So we went there a little before 2pm, as I had 911 all morning. It was kind of a rough set of incidents, including one with a suicidal father whom the dispatchers called directly to get him out of the house without weapons... that worked out; but it was odd to listen through.
So we went round back, and they had a few dozen of the wired cages in the back, with the lovely buzzing of warm bees. The weather had been freezing over the weekend, with snow and ice and all that, so yesterday they'd been a lot more quiescent, and the lady back there was saying that they were a lot more active with the warm weather. I got to pick my box, and I tried for the one where they were clumped up most closely to the queen. They'd definitely accepted her and were hanging near her to keep her warm, and there were fewer dead bodies at the bottom.
So I picked them up, took them to the back of our car, and we put them in a crate that would hold any droppings that happened, and we went and got Jet from school. *laughs*
John mostly kept me focussed on the checklist, what it was I had to do, and I knew the steps were pretty straightforward, i.e. take out the can, get the queen out, put a marshmallow in for the plug, and then get her into the hive. Pour all the workers on top, and then try and get a feeder onto it so that they would have something to eat. I also put the can into the hive, so that they would have that as a source of food as well. The hive was full of old comb, so I figured they'd have plenty to walk around on, there would be ready-made insulation, and old comb is attractive to bees.
I think they could smell the comb, so they dropped down into the rows quickly.
I know most people wouldn't say that, but I really loved it; and loved knowing that I wasn't going to react badly to it. I was very carefully suppressing any urge to swat or wave at the girls; and it was kind of fun knowing that I didn't have to in a way. I trusted them, and they rewarded the trust by not ever stinging me or making the move that was a prelude to a sting.
The tab was actually of such sharp metal that it cut into the wood, so I had to work it free at different angles.
She's really active, and it looked like she was really doing well in there.
The idea is to just keep the queen in the hive until everyone had decided that this is going to be their home. She usually sticks with the workers once they've established the hive, and they stick with her while she's stuck in the cage. And the idea is that she and her workers will eat at the candy plug until they can free her and clean her off. This way they release her eventually.
I may well remove that and the second deep if it gets too cold at night. They also have a feeder on top, with about a quart of simple syrup up there. I'll have to check it soon and probably refill it as soon as they're done with it. Though the spring here has been wet recently, so there should be plenty of bloom for them to forage off of. Still, it was snow, which can freeze off a lot of bloom. Still, the dandelions are popping everywhere, and there should be more stuff sooner rather than later.
We actually have the box in a different part of the yard than where they'll end up staying; but we have people coming on Monday to put the solar panels back up on the roof. So we had to put the hive in a place that would be out of the way and keep the workers out of the flight path.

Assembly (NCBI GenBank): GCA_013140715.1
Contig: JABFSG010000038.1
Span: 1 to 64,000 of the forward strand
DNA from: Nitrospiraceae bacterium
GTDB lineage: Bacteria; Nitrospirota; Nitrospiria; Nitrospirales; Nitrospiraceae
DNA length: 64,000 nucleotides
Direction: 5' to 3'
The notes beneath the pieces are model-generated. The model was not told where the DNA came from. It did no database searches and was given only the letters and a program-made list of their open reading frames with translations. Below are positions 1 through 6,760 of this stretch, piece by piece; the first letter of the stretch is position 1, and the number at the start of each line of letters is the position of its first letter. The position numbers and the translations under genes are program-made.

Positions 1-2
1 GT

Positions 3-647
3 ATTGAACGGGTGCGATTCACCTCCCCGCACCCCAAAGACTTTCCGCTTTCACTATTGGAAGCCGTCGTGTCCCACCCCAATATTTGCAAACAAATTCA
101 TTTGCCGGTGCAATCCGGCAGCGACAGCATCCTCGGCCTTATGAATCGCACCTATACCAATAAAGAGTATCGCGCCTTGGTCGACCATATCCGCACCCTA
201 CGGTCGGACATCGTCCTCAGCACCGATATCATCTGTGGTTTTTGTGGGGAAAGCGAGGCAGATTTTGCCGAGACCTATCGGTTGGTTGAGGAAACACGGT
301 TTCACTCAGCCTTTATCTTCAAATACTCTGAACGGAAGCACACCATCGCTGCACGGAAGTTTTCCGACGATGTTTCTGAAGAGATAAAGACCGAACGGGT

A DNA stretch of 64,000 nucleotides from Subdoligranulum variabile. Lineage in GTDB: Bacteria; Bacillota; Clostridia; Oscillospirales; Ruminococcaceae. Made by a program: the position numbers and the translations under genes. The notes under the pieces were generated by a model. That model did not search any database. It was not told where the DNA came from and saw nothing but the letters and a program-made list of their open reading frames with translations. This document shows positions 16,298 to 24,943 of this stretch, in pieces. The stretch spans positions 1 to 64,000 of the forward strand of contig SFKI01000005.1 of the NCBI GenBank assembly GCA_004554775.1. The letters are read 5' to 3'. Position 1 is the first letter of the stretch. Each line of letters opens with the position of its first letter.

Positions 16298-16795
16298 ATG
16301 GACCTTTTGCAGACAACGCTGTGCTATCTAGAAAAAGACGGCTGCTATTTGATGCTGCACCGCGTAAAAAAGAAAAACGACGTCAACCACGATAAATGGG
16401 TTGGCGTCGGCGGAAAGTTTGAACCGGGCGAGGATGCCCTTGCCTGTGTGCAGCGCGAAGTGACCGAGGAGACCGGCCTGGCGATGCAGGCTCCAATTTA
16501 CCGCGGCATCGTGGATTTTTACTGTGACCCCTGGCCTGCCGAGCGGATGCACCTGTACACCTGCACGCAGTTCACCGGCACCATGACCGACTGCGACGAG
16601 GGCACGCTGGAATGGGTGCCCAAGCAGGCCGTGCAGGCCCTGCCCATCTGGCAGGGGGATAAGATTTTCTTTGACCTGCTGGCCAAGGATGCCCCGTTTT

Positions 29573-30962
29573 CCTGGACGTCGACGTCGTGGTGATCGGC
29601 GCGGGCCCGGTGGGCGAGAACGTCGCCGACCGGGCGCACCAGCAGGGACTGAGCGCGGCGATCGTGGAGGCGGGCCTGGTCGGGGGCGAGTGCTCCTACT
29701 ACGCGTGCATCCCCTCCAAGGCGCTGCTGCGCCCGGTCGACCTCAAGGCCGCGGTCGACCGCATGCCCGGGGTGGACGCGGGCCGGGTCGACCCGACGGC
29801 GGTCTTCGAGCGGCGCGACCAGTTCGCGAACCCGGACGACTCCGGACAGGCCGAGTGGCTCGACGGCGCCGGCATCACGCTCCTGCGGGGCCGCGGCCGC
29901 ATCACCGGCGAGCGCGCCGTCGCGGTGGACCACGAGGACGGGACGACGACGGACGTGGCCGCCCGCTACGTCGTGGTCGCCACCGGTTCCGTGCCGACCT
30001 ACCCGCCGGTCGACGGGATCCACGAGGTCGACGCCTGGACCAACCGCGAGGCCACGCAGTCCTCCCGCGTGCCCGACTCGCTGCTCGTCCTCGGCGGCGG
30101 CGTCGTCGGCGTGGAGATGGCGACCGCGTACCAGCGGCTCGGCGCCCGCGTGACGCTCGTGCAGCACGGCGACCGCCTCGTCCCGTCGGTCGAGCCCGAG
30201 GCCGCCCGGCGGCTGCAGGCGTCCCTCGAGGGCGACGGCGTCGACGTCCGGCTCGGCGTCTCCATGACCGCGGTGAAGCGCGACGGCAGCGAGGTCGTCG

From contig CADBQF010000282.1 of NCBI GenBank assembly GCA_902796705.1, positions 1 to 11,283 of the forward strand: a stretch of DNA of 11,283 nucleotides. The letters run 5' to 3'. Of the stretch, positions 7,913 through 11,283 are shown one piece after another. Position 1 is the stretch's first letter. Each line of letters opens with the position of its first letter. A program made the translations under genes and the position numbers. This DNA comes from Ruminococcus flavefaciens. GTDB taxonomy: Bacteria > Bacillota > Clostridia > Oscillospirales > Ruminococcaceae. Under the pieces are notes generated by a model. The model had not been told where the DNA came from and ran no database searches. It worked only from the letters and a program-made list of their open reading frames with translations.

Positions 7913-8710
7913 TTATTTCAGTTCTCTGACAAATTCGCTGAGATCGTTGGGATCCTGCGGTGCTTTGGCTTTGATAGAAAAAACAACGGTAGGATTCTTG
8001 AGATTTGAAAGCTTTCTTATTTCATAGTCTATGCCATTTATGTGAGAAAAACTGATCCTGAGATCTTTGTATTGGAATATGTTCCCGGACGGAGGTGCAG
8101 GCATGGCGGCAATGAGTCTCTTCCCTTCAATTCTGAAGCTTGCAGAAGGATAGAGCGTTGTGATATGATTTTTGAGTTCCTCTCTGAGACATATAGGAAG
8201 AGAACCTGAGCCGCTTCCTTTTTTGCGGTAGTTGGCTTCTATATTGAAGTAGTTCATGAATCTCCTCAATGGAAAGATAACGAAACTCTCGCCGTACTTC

I loved being able to just stand in the cloud of bees, though, and they were doing fine with where they'd ended up. I made sure that the queen cage was facing out the right way, and the spacing looked right for what they had in there. They also all seemed to find good footing, and were happy to get into and onto all the comb that they could find and clean it all out. There had been some wax month damage on the waxed frames I'd kept from the end of the hive three years ago. There can't be mites and I'd frozen them, but then put them back out into the garage, and the wax months had found them again.
This time I had the snow brush to brush all the girls into the box before I placed anything anywhere. That was really good to have this time. *laughs* The things I learned from the mistakes of the previous time. I often think that if one is just lucky the first time, you don't get to learn what you actually did *right* the same way you get to learn what you did wrong from the mistakes of the previous time.
That seems to always be true, no matter the endeavor.
By the time I was done, they were already doing orienting flights from the front entrance. I have the restrictor on, at mid length, as the temps at night are still in the high 30's. Not super warm, but also not terribly cold. They should be able to defend this size entrance.
It was amazing how satisfying it was to just see happy, healthy bees orienting on the hive entrance.
I went and adjusted a few things, putting a deep box on the top instead of the medium one, and having to leave a crack between it and the feeder to begin with because so many of the girls were using the crack as an entrance at the start. I also put the shipping cage into the shade behind the hive.
When the sun started to go down behind some clouds, all the bees who were in the cage got into the hive, and fewer and fewer were wandering outside, and I finally just went over and closed the gap, with bare hands and no protective gear. With the gap closed, too, they were keeping more heat in the hive, which is important these first few nights.
I'm really grateful that ours didn't come two weeks ago, the way the Boulder Beekeepers' bees came. With the snow and temperatures in the 20's, I would have had a hard time worrying about them. As it is, now, while it's near freezing at night, I know they should be all right.